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dc.contributor.authorBrumberg, Jonathan S.
dc.contributor.authorNguyen, Anh
dc.contributor.authorPitt, Kevin M.
dc.contributor.authorLorenz, Sean D.
dc.identifier.citationBrumberg, J. S., Nguyen, A. Pitt, K. M., & Lorenz, S. D. (2018). Examining sensory ability, feature matching, and assessment-based adaptation for a brain-computer interface using the steady-state visually evoked potential . Disability and Rehabilitation: Assistive Technology, 1-9. DOI:10.1080/17483107.2018.1428369en_US
dc.descriptionThis is an Accepted Manuscript of an article published by Taylor & Francis in Disability and Rehabilitation: Assistive Technology on 01/31/2018, available online:
dc.description.abstractPURPOSE:We investigated how overt visual attention and oculomotor control influence successful use of a visual feedback brain-computer interface (BCI) for accessing augmentative and alternative communication (AAC) devices in a heterogeneous population of individuals with profound neuromotor impairments. BCIs are often tested within a single patient population limiting generalization of results. This study focuses on examining individual sensory abilities with an eye toward possible interface adaptations to improve device performance.

METHODS: Five individuals with a range of neuromotor disorders participated in four-choice BCI control task involving the steady state visually evoked potential. The BCI graphical interface was designed to simulate a commercial AAC device to examine whether an integrated device could be used successfully by individuals with neuromotor impairment.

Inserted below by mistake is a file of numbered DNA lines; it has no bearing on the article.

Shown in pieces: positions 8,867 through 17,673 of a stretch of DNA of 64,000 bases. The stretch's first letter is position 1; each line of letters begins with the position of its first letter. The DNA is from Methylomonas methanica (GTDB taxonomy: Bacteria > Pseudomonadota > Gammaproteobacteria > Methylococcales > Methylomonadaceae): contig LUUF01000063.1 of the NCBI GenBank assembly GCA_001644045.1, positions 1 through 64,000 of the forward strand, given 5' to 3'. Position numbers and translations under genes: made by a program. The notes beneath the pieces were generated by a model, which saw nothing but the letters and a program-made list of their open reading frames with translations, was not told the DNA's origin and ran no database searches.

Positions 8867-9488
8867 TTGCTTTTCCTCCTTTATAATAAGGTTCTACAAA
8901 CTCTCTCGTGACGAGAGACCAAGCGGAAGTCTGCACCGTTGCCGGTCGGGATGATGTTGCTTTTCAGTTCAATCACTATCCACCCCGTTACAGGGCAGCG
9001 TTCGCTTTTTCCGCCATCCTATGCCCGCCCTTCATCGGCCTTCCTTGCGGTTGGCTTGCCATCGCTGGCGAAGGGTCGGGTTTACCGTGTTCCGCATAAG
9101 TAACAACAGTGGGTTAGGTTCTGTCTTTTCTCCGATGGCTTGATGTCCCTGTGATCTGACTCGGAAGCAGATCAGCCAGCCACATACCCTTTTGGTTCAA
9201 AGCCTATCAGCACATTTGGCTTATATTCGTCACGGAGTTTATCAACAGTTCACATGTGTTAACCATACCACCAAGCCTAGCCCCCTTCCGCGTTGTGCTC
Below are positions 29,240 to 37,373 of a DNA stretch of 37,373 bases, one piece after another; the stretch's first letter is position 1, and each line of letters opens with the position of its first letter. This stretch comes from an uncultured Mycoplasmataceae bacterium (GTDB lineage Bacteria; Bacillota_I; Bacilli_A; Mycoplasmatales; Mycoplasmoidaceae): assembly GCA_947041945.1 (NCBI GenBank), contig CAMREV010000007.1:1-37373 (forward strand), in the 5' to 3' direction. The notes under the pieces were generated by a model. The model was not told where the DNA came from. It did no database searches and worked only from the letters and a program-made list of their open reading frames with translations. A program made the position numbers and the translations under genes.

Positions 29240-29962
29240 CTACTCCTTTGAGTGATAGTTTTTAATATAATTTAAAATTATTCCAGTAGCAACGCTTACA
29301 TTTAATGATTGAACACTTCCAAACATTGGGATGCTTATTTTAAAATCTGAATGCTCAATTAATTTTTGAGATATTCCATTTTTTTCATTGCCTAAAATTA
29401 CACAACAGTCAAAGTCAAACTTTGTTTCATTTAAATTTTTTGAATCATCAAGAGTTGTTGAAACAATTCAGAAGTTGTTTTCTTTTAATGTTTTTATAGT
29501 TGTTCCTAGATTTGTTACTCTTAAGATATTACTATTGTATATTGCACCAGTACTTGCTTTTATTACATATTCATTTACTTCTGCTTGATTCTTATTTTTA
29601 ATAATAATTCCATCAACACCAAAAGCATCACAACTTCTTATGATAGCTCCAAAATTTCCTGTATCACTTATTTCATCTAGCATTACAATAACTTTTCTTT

RESULTS: All participants were able to interact with the BCI and highest performance was found for participants able to employ an overt visual attention strategy. For participants with visual deficits to due to impaired oculomotor control, effective performance increased after accounting for mismatches between the graphical layout and participant visual capabilities.

CONCLUSION: As BCIs are translated from research environments to clinical applications, the assessment of BCI-related skills will help facilitate proper device selection and provide individuals who use BCI the greatest likelihood of immediate and long term communicative success. Overall, our results indicate that adaptations can be an effective strategy to reduce barriers and increase access to BCI technology. These efforts should be directed by comprehensive assessments for matching individuals to the most appropriate device to support their complex communication needs. Implications for Rehabilitation Brain computer interfaces using the steady state visually evoked potential can be integrated with an augmentative and alternative communication device to provide access to language and literacy for individuals with neuromotor impairment. Comprehensive assessments are needed to fully understand the sensory, motor, and cognitive abilities of individuals who may use brain-computer interfaces for proper feature matching as selection of the most appropriate device including optimization device layouts and control paradigms. Oculomotor impairments negatively impact brain-computer interfaces that use the steady state visually evoked potential, but modifications to place interface stimuli and communication items in the intact visual field can improve successful outcomes.
dc.publisherTaylor & Francisen_US
dc.subjectBrain-computer interface (BCI)en_US
dc.subjectFeature matchingen_US
dc.subjectSteady-state visually evoked potentialen_US
dc.titleExamining sensory ability, feature matching, and assessment-based adaptation for a brain-computer interface using the steady-state visually evoked potentialen_US
kusw.kuauthorBrumberg, Jonathan S.
kusw.kuauthorPitt, Kevin M.
kusw.oaversionScholarly/refereed, author accepted manuscripten_US
kusw.oapolicyThis item meets KU Open Access policy criteria.en_US

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